Using neem oil for skin and hair is gaining in popularity. Discover more about this remarkable essential oil and the powerful compounds it contains.
What is Neem Oil?
There are approximately 50,000 medicinal plants on Earth. If you had to pick one that can do it all, neem is high at the top of the list.
Why should you consider this plant’s essential oil for your natural medicine cabinet? Here’s why:
- effective natural insecticide
- kills very harmful bacteria
- reduces inflammation
- lowers blood sugar
- high in antioxidants
Perhaps you’ve heard about using neem oil for skin and hair. We’ll get to why it’s good for both in a bit. But first, let’s learn more about this plant’s background….
The plant’s botanical name is Azadirachta indica. It’s in the mahogany family of trees. Native to Sri Lanka, it can now be found in several countries around the world. It’s a common plant in India, Pakistan, Bangladesh, and Nepal.
India has an ancient, rich tradition of using therapeutic plants. And in India, neem is a very important herb.
What is Neem Oil Used For?
Using neem oil for beauty isn’t a new health trend. In fact, women have been using it for centuries as a beauty ingredient. Traditionally, it is added cosmetics. Even men use it as a hair-growth and hair-darkening serum.
This isn’t a long-lost herbal ingredient that’s just being rediscovered. On the contrary, you can find it in dozens of products. Do an online search for “products with neem oil.” You’ll discover that it’s found in everything from toothpaste to soap to shampoo and more.
There’s even honey with it (from Heavenly Organics). But most of the products you’ll find online relate to beauty. Thus it seems, there’s a growing interest in neem oil for hair and skin. It’s in lotions, facial creams, aloe gel, facial cleansers and toners, and more…
Traditionally, skin problems in India were treated by mixing parts of the plant with ghee. And in developing countries that don’t have access to modern dentistry, small twigs from the tree are still used as toothbrushes.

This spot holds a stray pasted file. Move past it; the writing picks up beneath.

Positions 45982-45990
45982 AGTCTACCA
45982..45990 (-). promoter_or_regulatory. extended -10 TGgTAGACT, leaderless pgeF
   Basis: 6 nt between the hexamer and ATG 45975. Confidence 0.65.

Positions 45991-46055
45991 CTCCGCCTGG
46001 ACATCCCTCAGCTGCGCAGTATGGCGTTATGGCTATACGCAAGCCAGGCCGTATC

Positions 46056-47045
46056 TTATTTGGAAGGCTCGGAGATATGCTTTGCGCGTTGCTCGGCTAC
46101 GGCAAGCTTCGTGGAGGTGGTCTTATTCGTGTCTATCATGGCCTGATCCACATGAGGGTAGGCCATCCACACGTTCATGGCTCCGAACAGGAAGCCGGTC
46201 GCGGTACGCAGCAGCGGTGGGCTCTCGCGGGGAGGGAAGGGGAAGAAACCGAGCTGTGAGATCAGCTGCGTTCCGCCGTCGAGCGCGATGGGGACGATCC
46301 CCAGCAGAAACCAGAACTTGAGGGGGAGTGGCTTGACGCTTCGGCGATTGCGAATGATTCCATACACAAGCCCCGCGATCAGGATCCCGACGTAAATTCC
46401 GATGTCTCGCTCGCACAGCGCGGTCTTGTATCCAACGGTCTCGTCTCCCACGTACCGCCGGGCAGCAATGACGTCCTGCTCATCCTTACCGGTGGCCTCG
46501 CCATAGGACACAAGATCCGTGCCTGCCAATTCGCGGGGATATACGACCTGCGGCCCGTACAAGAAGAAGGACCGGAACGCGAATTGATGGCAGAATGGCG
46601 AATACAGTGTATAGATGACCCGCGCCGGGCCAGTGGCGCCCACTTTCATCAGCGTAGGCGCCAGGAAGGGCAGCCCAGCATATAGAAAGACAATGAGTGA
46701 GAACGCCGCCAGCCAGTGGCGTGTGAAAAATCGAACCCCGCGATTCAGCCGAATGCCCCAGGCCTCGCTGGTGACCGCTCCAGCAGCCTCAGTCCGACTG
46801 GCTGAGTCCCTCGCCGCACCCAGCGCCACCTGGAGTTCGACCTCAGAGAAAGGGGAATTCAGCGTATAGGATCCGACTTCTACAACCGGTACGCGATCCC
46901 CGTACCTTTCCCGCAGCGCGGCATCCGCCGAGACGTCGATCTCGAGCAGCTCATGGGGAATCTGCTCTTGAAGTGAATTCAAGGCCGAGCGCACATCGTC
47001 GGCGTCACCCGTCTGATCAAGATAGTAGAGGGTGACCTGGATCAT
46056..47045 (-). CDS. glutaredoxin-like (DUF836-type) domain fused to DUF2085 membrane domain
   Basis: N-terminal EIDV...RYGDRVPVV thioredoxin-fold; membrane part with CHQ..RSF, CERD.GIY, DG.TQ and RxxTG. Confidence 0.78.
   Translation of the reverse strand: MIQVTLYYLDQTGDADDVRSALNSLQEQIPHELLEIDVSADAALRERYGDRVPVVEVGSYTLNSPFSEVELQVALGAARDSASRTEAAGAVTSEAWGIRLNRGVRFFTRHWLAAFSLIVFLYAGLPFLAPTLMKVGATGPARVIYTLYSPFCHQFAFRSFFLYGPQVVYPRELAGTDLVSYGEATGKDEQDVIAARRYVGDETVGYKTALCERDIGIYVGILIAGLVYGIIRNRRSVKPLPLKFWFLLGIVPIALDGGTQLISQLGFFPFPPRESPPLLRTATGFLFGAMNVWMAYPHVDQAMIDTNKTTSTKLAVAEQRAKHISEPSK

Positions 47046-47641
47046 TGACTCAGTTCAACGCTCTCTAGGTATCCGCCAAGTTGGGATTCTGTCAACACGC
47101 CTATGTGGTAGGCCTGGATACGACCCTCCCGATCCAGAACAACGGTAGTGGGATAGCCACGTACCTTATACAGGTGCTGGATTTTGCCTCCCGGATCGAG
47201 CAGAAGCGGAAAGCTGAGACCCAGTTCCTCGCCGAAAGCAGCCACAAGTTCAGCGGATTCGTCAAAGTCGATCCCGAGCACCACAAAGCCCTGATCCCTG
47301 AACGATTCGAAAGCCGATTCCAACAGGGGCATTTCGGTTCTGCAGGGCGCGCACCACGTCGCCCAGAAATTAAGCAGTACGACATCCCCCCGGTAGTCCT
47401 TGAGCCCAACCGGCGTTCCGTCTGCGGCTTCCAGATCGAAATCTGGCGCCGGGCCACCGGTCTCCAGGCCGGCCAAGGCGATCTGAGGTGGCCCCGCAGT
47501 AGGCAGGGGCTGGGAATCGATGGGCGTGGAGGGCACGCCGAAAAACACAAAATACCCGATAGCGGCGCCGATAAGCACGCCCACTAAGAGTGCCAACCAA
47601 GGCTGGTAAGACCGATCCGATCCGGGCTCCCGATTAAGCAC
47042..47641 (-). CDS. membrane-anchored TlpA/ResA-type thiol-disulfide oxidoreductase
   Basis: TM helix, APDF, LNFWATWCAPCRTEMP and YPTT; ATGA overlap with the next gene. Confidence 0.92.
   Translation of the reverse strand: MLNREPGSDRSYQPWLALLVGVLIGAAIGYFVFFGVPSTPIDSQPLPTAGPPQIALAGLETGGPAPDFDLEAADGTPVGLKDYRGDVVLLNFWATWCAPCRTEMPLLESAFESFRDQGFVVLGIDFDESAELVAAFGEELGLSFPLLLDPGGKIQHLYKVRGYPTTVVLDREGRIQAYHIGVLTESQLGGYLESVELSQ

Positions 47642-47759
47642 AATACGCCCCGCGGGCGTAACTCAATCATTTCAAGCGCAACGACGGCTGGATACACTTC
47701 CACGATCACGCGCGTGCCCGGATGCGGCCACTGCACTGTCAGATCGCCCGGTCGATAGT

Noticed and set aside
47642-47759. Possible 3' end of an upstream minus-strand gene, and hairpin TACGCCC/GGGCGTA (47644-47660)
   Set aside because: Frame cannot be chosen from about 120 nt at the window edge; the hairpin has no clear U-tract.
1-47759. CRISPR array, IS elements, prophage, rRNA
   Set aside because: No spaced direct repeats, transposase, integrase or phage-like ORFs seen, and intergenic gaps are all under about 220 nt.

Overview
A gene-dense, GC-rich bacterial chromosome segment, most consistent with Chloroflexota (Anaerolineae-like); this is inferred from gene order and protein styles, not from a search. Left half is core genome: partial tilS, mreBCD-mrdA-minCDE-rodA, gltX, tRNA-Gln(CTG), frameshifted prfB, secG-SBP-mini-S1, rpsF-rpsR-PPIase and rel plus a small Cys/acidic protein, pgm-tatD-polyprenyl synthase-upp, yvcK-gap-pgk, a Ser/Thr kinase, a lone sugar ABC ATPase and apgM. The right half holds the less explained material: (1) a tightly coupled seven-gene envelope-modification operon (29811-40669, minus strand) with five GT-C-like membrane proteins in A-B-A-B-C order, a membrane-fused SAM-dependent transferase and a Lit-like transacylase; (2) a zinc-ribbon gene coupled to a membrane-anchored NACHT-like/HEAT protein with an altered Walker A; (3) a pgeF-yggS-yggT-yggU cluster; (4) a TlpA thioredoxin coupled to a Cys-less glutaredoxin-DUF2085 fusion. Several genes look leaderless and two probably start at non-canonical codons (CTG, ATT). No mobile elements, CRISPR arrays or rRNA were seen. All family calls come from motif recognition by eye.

Aside from its use in cosmetics and hair care, neem oil is best known as a natural bug killer.
What are the benefits of neem?
From a scientific point of view, the main therapeutic benefits of neem are due to its particular antioxidants. The potent antioxidants in this plant scavenge free radicals. When you have too many free radicals in the body, this leads to premature aging or disease.
It seems to be one of the best plants not only for hair and skin but also for preventing disease. In fact, research says it “plays a pivotal role in anticancer management.”
In addition to killing bacteria, fungus and preventing inflammation, the herb has other impressive benefits. Research suggests it may help with arthritis. It can also help reduce fevers. Other research shows it can lower blood sugar. It may also prevent or treat stomach ulcers.
One reason neem for hair and skin is beneficial is because of its ability to kill harmful bacteria. Lab research shows it helps kill Staphylococcus aureus, E. Coli and MRSA, the latter of which kills 20,000 a year in the U.S.
In addition to containing antioxdiants, the plant is also rich in Omega-9 fatty acids. Omega-9 fatty acids help lower blood pressure, help burn fat and help treat ulcerative colitis, among other things.
How do you use neem oil?
There are extract supplements you can take internally. However, most products are for topical use.
Many people who use pure neem oil combine it with a carrier oil. Carrier oils such as almond, jojoba, coconut and olive, are used to reduce skin sensitivity.
As mentioned above, the it’s very popular as a natural insect killer. To use it in this way, you can simply mix it with water and spray it directly on plants.